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Topic: Hydrangea help please

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Subject: Hydrangea help please
Date Posted: 3/13/2008 9:23 AM ET
Member Since: 10/24/2007
Posts: 1,313
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Last year I got two endless summer hydrangeas and they did well...but I did nothing to overwinter them (not sure if I was supposed to - zone 8b).  Now they are bare sticks sticking out of the ground.  Am I supposed to cut them back?  They look dead.  :(  One does look like it might have some new growth but the other is completely bare.  Stuff is starting to grow and bloom on the gulf coast - our cold and frost danger is gone now.  Thanks!

Date Posted: 3/13/2008 10:36 AM ET
Member Since: 9/23/2006
Posts: 6,362
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Did you find the web page that tells about a zillion kind of hydrangeas?  It might help.

I found it because when I placed my Bluestone order, I was a couple of dollars short of getting a free plant.  Well, clearly I had to add something to that order and get something free, right? 

They were out of the free lilac which I hadn't wanted until then, and I'd asked DH if he wanted any more daylilies and he'd said "No" (this was late at night and he wasn't home anyway), so I finally ordered a hydrangea tardiva and now I have to find a place to put it when it comes.  It seems to be a small tree, lol.  DH later says a daylily would have been fine (well then, don't say you don't want them, right?).  Yes, I do post from my little rubber room.

I don't know if this is at all helpful, but here's the site:  hydrangeas

Date Posted: 3/13/2008 12:31 PM ET
Member Since: 10/24/2007
Posts: 1,313
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Thanks Diana.  I have searched around but couldn't find the answer.  I thought someone here might just know, lol!  I'm sure if I look harder I'll stumble on it somewhere....

Date Posted: 3/13/2008 2:07 PM ET
Member Since: 9/23/2006
Posts: 6,362
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I'm sorry but aside from being in the totally wrong zone, I'm not a hydrangea person.  I know what you mean about hoping someone knows.  I guess my husband likes them - not sure what kind, probably not the one I bought.

I had no idea there were so many kinds of the things though.  I wanted the oakleaf one but it wasn't really appropriate - maybe not hardy enough or something.  I hope someone smarter comes along or you'll try Gardenweb.

Date Posted: 3/14/2008 1:15 AM ET
Member Since: 12/7/2007
Posts: 215
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i wouldn't do anything to it at all. Sometimes it takes a long time for them to bud out; I know that one plant I had I always thought had died but was told to wait & sure enough in MAY of all things it finally started budding out. So I would just let it sit for a while & see what transpires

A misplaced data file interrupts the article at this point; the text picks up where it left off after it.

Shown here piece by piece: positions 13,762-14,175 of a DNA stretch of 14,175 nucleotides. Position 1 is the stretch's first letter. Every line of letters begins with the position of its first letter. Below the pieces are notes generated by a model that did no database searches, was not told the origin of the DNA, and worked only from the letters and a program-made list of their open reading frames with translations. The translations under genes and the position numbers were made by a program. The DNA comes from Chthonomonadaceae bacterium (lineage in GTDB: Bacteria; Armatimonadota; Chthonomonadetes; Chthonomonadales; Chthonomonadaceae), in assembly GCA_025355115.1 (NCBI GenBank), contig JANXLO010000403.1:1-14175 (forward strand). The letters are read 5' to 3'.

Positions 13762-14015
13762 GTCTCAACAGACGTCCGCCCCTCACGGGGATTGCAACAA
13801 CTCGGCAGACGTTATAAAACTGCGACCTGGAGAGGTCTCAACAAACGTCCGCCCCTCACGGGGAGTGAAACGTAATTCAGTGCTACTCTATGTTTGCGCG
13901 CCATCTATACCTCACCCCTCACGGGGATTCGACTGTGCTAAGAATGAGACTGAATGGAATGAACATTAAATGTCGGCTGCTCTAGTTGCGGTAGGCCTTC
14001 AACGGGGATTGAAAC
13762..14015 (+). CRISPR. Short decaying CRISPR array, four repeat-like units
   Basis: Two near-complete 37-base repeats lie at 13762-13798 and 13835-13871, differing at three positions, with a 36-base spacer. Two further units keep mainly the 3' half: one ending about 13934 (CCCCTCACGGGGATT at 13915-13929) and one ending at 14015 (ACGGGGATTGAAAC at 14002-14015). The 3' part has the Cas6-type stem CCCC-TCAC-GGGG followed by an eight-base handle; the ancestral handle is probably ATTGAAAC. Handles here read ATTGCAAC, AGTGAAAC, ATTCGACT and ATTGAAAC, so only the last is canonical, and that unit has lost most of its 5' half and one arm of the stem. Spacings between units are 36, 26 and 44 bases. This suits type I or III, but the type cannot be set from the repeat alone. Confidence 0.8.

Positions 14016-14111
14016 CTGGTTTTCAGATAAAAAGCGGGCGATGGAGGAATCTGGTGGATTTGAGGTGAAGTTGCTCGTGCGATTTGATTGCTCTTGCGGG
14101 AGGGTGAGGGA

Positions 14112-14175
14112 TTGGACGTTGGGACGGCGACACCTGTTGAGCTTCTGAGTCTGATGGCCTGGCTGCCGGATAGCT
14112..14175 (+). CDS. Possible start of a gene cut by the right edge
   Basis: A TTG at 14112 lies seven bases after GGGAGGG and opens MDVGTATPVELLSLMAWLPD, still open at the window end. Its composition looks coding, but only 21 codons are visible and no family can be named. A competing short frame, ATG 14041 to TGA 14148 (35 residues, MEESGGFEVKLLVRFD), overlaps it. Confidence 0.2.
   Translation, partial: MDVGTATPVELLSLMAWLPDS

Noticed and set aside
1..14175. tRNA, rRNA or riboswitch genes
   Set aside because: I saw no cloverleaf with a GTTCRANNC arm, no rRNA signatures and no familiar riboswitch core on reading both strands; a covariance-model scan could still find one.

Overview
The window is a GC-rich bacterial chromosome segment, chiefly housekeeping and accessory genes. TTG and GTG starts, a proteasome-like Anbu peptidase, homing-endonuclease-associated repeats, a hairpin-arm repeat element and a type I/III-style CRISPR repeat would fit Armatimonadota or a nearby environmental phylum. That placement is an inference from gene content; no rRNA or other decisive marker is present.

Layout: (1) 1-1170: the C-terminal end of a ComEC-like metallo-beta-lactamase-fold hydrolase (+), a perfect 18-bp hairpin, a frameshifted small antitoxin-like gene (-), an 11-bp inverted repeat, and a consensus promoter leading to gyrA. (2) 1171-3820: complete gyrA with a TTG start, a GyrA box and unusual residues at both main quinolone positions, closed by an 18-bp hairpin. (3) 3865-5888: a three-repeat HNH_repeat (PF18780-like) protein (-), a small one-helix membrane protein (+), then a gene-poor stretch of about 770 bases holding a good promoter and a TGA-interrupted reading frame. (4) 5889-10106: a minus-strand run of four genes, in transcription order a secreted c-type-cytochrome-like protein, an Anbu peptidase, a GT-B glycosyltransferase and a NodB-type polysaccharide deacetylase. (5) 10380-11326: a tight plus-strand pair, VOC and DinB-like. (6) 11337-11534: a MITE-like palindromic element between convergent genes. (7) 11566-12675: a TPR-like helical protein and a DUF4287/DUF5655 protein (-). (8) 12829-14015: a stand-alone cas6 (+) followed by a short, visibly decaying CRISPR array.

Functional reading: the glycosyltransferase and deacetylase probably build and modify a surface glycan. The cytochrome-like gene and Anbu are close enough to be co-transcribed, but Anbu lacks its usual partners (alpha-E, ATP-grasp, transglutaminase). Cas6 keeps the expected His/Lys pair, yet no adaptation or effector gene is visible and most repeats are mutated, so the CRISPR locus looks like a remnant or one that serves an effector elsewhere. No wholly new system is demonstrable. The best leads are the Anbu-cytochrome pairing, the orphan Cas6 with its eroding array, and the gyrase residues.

Date Posted: 3/14/2008 12:03 PM ET
Member Since: 10/24/2007
Posts: 1,313
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Thanks Katrina - that's what I'm thinking too, since I can't find anything anywhere that says I'm supposed to cut them down.

Date Posted: 4/3/2008 7:30 PM ET
Member Since: 4/2/2007
Posts: 81
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I agree with Katrina. Doing nothing right now is the best thing. Also, hydrangeas bloom on new growth and often that comes out on stalks that look dead at first. But if you prune in the spring they won't bloom at all that year. Best time to prune is late in the summer--September or October. In zone 8 you shouldn't have to worry too much about mulching over for the winter. Good luck!
Date Posted: 4/3/2008 11:06 PM ET
Member Since: 7/26/2006
Posts: 2,433
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I was freaking out about my PeeGee (prune anytime) but it just started budding out.

You can prune the Endless Summer anytime, I'm pretty sure, but you might want to go out and see if the branches/limbs/sticks are still springy. I killed one last winter by not watering it and it ended up crunchy and dead. If it's still 'green', I'd assume you've got no worries. :)

Ekk, on the small tree thing, Diana. I'm getting a Tardiva in an upcoming trade, so now I have to rethink my original spot.



Last Edited on: 4/3/08 11:07 PM ET - Total times edited: 1
Date Posted: 4/5/2008 8:19 AM ET
Member Since: 9/23/2006
Posts: 6,362
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Stacy,

I just think I figured out what people do with the Tardivas ;-) 

Date Posted: 5/5/2008 1:27 PM ET
Member Since: 10/6/2005
Posts: 10,667
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We put black plastic bags over our hydrangeas, rhododendrons, and azaleas over the winter. It really does seem to help - keeps them warmer AND keeps the deer and rabbits from munching!



Last Edited on: 5/5/08 1:27 PM ET - Total times edited: 1